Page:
Volume-weber is another process involving the growth of thin films. As explained by Alberto,1 The process involves the growth of layers on top of each other. The process of layers forming on top of each other is referred to as epitaxial. The rate of growth is determined by two factors, which are;
- adatoms (adatomic),
- the surface on which the crystals form.
The full cycle of the process is determined by the magnitude of interactions between the two factors named above. Different layers are formed from different matter states. For instance, the formation of epilayers is common in a liquid state. On its part, the epitaxial process occurs in a gaseous state. Alberto2 gives the example of molecular beam epitaxy as an indication of the process of volmer–weber process.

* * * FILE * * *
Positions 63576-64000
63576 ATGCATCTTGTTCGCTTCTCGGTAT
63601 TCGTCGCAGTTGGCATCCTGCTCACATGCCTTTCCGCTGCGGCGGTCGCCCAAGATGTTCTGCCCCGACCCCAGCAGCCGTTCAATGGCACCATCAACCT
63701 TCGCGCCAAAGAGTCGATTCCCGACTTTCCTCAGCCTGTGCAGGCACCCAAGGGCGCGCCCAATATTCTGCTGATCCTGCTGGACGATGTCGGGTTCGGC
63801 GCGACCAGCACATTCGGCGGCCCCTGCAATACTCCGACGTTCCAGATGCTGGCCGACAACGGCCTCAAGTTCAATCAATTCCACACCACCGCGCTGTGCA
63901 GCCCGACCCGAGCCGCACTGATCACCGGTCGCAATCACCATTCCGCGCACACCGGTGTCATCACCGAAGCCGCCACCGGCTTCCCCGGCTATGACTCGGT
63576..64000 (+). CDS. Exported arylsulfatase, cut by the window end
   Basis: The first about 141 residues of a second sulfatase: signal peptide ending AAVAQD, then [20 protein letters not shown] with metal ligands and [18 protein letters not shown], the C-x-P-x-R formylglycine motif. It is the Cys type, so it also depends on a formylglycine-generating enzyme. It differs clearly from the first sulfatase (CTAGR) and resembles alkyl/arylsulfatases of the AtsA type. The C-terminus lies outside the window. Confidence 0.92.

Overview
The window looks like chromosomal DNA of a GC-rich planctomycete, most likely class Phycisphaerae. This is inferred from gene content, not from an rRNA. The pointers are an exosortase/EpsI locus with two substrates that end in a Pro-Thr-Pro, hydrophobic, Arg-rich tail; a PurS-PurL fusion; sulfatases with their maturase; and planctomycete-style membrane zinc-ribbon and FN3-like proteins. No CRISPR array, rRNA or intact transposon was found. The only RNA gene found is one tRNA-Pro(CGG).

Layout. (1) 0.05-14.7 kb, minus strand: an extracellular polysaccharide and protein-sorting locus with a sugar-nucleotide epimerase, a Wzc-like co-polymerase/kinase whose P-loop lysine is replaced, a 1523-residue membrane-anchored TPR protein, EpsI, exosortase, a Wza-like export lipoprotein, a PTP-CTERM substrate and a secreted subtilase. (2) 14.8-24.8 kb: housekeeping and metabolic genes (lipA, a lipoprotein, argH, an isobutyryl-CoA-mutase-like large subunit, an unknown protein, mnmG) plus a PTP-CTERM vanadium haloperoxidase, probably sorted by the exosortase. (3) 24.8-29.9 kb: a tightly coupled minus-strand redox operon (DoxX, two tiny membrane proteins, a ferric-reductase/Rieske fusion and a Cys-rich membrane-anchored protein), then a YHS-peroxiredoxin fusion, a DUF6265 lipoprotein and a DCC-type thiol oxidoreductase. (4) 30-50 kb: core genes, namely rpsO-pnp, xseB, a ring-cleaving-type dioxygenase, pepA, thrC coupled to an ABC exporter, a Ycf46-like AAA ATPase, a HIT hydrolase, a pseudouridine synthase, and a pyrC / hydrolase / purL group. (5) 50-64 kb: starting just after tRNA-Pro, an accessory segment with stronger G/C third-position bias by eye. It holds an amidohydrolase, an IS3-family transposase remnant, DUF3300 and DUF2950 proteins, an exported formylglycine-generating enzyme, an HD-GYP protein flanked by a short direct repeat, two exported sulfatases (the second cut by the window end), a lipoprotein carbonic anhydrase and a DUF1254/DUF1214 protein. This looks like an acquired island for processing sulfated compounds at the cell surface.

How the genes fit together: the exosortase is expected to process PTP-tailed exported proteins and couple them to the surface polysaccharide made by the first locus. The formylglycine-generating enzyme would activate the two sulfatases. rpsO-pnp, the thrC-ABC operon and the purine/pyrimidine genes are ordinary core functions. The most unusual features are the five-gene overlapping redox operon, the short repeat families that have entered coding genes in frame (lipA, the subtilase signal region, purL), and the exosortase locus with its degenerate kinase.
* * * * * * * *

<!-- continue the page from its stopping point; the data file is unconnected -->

During the growth process, volmer–weber surface of interactions are very strong. The strength leads to an adatom structure with a three-dimensional surface. Unlike the Frank-van der Merwe process, which is characterised by a smooth growth, Volmer-weber is characterised by a rough multi-layer structure.3
Alberto, J, Physics of crystal growth, Cambridge University Press, Cambridge, 2012.
Matthews, J, Epitaxial growth, Academic Press, New York, 2012.
- J Alberto, Physics of crystal growth, Cambridge University Press, Cambridge, 2012, p. 59.
- Alberto, p. 60.
- J Matthews, Epitaxial growth, Academic Press, New York, 2012, p. 71.